iPad Positioning Tips for Children with Visual Impairment

As a person with a significant visual impairment, positioning my body and my technology appropriately is the best way to reduce my fatigue and discomfort, and to improve my productivity and enjoyment.  I think this is also true for our kids , even though they can't always recognize this need or communicate it to us.   In addition to visual needs, many of our kids with visual impairments, such as CVI, often have other challenges that should be considered when addressing the topic of positioning.    Here are some general positioning tips to consider when working with children who have visual impairments  and motor challenges:

Mounts and Stands:  Using the iPad table top is not always the best position for kids with visual impairment and motor challenges.  Placing technology upright and off of the table surface could help some children access the touchscreen more easily.  For others, placing the iPad to a visually stronger side, or away from a visual field cut, could be imperative.  Work with those professionals supporting your child (OT, PT, Vision Therapy, etc...) to assess which iPad mounts or stands (or which combination of these options, as one may not suit every need) would promote the best access position (visually and motorically) for your child.  Check out some of SNEAK's favorite iPad stands and mounts to see if any of them work for your situation.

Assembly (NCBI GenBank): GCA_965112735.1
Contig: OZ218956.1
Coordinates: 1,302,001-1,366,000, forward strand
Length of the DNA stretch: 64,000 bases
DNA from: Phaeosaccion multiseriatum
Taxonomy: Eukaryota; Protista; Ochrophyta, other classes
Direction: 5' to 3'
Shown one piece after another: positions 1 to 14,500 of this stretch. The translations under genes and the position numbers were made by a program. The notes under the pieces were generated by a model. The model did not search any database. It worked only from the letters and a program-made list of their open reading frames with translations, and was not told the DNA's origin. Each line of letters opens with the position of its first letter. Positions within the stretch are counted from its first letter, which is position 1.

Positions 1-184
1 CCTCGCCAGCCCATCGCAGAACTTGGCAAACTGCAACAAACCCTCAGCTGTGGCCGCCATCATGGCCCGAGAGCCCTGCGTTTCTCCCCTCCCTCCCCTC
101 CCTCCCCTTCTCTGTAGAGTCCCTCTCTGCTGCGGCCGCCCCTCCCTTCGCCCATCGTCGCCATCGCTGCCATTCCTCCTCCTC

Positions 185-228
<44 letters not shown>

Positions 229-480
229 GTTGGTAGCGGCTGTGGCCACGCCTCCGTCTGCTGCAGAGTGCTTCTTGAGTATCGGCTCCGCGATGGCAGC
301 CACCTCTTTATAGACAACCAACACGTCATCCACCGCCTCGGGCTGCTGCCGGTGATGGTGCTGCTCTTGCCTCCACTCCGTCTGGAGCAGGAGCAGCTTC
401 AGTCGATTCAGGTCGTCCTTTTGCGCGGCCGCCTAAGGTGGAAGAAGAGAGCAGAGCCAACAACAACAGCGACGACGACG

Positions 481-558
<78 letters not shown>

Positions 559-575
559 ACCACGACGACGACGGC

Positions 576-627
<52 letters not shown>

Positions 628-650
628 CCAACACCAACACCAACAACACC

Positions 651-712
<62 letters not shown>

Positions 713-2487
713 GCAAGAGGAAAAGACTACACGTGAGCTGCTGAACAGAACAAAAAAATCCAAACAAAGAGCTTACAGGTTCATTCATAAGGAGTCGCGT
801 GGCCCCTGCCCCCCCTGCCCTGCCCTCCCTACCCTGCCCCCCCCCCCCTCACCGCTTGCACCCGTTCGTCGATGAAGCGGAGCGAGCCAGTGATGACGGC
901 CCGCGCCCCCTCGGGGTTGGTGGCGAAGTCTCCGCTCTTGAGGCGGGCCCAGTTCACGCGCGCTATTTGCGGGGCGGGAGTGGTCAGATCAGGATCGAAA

Where Is the Body?:  Is your child positioned in a way that helps him/her optimally access the iPad screen?  Some children interact more readily with technology and other activities when we consider the needs of their body for stability and control.  Work with the professionals supporting your child to assess which seating or positioning options (e.g., wheel chair, side lying, laying on belly with bolster) are most ideal to help your child see and use the touch screen with minimal fatigue.  Check out this great SNEAK post on tips for positioning to body.

Lighting & Glare:   Under certain lighting conditions, the iPad screen has quite a bit of glare. Some children may be able to see the screen more clearly and easily with the room lighting to a minimum.  Consider the brightness levels of the iPad itself as well.  Your iPad could be set to automatically change the brightness of the screen according to the changes in environmental lighting.  Work with your vision support staff to see what brightness settings are best for your child's visual needs, or vice versa.  You could also consider "hooding" the iPad screen in areas where there is high glare.
UPDATED 04/17/2012L  Check out this great post on choosing anti-glare/anti-reflection screen protectors for iPad :)

What are your positioning tips?

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